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Audit FAQs

Below are some questions and definitions as it relates to audits and internal control.

What is an audit?

Webster’s Dictionary defines the noun “audit” as “a methodical examination and review." As a verb, it means to “examine with intent to verify.” But here is another view. Auditors:

• verify what's really going on at a point in time;
• find out about potential problems ( hopefully before it’s too late to fix them);
• evaluate school business situations objectively;
• make informed and sometimes difficult decisions;
• consult with management and suggests corrective actions, changes and improvements where needed.

Why do we need audits?

We need audits to assist members of the District in the effective discharge of their responsibilities. Internal auditing provides management with analyses, appraisals, recommendations and information concerning the internal control structure and the quality of performance in carrying out assigned activities and established objectives.

What are internal controls?

Internal controls comprise the plan of organization and all the coordinated methods within an organization to safeguard its assets, check the accuracy and reliability of its accounting data, promote operational efficiency, and encourage adherence to prescribed managerial policies. Internal controls extend beyond those matters which relate directly to their functions of accounting or finance.

How do I prepare for an audit?

The best way to prepare for an audit and to ensure that an audit flows smoothly is to create and maintain good records. Audits rely on central databases and records whenever possible. Having complete and orderly departmental records is extremely important.

Why have we been selected for audit?

Campuses and departments may be audited for many different reasons. Many audits are simply randomly generated or they may be generated due to a change in management. Being selected for an audit does not mean that you are doing something wrong. The fact is that audits of one type or another are a regular part of the business process.

When is my school or department going to be audited?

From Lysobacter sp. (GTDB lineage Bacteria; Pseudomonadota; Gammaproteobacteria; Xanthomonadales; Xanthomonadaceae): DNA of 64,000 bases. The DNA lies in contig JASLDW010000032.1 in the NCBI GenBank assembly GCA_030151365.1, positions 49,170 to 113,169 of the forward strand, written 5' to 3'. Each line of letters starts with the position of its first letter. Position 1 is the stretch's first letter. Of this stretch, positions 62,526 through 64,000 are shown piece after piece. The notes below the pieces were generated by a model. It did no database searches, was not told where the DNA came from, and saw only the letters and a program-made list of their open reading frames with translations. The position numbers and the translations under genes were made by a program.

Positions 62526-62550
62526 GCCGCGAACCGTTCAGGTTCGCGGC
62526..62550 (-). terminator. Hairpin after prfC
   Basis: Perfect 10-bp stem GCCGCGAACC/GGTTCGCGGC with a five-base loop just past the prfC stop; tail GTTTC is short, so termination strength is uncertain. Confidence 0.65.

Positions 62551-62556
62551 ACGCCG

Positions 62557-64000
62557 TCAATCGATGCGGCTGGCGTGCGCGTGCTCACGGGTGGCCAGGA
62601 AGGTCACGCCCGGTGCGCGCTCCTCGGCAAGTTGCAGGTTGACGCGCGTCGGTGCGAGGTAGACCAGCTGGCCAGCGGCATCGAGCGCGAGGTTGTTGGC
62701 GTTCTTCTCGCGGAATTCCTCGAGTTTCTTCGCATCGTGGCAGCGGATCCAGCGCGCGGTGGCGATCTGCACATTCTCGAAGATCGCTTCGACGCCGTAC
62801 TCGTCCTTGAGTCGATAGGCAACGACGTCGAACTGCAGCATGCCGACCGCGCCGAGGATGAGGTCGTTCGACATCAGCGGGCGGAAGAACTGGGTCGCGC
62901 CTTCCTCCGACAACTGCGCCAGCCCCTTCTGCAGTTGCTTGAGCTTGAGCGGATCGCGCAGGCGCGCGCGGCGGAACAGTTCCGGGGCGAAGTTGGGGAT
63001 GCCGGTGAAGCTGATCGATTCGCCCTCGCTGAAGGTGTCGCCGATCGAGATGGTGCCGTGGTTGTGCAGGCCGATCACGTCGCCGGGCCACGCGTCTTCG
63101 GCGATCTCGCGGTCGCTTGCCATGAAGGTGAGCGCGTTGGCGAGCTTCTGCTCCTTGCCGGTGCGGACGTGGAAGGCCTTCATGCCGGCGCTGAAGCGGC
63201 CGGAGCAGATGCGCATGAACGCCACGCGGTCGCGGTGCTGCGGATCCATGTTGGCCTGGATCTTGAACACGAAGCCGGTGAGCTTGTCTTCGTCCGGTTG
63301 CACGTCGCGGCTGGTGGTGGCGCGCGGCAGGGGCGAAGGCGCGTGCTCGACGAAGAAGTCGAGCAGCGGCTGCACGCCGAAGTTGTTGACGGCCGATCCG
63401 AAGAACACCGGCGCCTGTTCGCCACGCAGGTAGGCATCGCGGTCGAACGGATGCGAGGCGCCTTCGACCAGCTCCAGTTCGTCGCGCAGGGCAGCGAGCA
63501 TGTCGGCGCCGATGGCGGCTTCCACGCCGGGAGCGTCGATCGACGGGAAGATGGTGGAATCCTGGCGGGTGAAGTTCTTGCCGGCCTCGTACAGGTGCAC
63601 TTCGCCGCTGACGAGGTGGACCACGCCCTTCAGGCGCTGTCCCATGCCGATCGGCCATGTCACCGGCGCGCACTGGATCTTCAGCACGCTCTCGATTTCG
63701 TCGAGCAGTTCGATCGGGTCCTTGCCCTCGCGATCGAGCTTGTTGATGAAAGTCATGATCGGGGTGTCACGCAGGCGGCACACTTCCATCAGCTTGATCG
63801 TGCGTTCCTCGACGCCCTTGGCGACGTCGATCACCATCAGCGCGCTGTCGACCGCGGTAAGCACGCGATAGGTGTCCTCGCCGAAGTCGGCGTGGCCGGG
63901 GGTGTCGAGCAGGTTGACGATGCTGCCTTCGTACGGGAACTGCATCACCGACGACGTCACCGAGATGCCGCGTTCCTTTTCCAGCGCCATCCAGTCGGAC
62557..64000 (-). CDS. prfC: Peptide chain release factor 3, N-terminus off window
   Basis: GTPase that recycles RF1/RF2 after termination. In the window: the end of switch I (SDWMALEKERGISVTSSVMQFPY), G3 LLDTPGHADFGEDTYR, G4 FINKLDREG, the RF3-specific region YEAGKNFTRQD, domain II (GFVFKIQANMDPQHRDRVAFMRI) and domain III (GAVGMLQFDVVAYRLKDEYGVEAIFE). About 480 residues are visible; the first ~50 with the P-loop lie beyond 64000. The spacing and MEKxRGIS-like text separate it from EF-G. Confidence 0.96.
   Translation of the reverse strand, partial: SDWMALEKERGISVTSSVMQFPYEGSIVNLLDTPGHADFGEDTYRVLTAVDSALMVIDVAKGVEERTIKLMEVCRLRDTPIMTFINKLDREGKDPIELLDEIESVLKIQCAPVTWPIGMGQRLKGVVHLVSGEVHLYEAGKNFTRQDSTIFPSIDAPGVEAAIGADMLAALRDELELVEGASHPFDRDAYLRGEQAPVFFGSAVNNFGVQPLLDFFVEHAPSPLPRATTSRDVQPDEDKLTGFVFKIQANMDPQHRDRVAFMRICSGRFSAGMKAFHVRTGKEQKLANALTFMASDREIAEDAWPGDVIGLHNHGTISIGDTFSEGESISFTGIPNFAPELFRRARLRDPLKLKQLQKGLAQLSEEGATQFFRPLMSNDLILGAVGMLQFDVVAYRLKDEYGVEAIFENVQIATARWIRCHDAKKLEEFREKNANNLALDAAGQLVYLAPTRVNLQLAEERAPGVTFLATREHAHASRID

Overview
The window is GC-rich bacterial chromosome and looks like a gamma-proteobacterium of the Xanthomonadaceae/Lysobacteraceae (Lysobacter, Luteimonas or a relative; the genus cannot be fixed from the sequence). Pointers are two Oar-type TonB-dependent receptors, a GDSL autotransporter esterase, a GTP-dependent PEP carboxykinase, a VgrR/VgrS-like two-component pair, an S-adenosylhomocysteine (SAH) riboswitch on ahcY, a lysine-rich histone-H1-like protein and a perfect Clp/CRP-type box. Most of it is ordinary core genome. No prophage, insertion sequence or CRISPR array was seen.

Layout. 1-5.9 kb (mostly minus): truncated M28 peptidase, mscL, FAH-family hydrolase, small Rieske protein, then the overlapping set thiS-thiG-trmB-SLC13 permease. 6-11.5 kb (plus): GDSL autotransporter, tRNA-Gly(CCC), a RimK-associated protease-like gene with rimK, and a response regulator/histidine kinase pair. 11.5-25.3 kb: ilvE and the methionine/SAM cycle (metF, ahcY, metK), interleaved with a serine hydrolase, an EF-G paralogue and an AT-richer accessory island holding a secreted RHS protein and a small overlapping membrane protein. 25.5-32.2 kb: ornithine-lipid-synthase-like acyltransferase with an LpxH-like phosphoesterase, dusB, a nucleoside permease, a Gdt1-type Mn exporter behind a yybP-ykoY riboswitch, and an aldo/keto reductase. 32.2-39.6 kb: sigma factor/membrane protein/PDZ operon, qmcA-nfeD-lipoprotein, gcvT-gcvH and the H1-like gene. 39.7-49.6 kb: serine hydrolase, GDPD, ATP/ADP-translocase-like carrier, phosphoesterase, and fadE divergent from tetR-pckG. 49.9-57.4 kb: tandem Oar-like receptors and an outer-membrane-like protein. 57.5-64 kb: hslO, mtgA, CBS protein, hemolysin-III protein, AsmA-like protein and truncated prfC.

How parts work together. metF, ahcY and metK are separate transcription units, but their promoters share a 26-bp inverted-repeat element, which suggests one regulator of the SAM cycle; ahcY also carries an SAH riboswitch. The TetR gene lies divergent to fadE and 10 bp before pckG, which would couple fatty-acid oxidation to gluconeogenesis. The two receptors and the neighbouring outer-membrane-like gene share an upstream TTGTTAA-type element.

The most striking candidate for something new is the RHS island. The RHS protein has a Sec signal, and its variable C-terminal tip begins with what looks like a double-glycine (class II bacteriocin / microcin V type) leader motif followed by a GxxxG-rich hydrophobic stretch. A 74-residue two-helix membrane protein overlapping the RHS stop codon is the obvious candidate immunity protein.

Each year the auditor performs a risk assessment. Audit resources are directed to the program areas deemed high risk. The goal is to evaluate and to help improve the management of these risks. Generally speaking, high schools will be audited each year. Elementary and Middle Schools will be audited every year to 18 months, based on the risk assessment. Departments are audited every three to five years as needed.

How long do audits take?

There is no easy answer to this question, as each audit’s length will depend on the nature and scope of the review. Small audits might last 10-20 hours while more complex reviews can last several weeks or months.

If I have a policy question can Internal Audit help me?

Absolutely, if you have questions on policies, procedures, or best practices the auditor will be glad to help. In some cases the auditor will know the answer to your question, but if not, the auditor will be glad to research the answer to your question.

So, what are internal controls?

Simply put, internal controls are anything done at the District that helps to achieve planned objectives. Everyone uses internal controls in the day-to-day activities. Here are some examples of internal controls.

Reconciliations:

Do you balance and reconcile your activity fund bank statement each month? Hopefully so, because

1) it ensures that you know the correct balance in your checking account,
2) it ensures that no one has accessed your funds, and
3) it makes sure that the bank has not made mistakes with their records regarding your account.

Security of Assets:

Do you leave the doors to your campuses and departmental buildings unlocked all night? Hopefully not because Klein ISD wants to protect the assets in our buildings from theft. Klein ISD, like all governmental entities, must make the most of each dollar that is received, and it would not be a prudent use of funds to constantly replace things that are lost because we do not lock up our buildings at night.

Segregation of Duties:

Would you allow your bookkeeper to have the authority to reconcile the books, receipt money, and issue disbursements (checks), and to sign off on activity fund checks? Or would you have a situation where one employee has total control over the cash handling responsibilities? Hopefully not. Cash handling responsibilities should be assigned to at least two employees. One employee should receive payments and issue receipts. The other employee should be responsible for reconciling and/or entering the daily deposit.

What is the purpose of internal controls?

Internal controls have many purposes. They allow the District to:
1. Protect District assets.
2. Ensure records are accurate.
3. Promote operational efficiency.
4. Encourage adherence to policies and procedures.

Are there different types of internal controls?

Yes, generally speaking, there are two different types of internal controls: preventative and detective controls.

  • Preventative controls discourage errors, fraud, or irregularities from occurring.
  • Detective controls are designed to find errors after they have occurred.

How can I be sure that my campus or department has the appropriate internal controls?

You can perform a self assessment of your internal controls. Or, you can contact the auditor for assistance with the process. The auditor can provide you with tips to enhance your internal control structure; do an audit; or provide you with benchmarks and training on internal controls.

 

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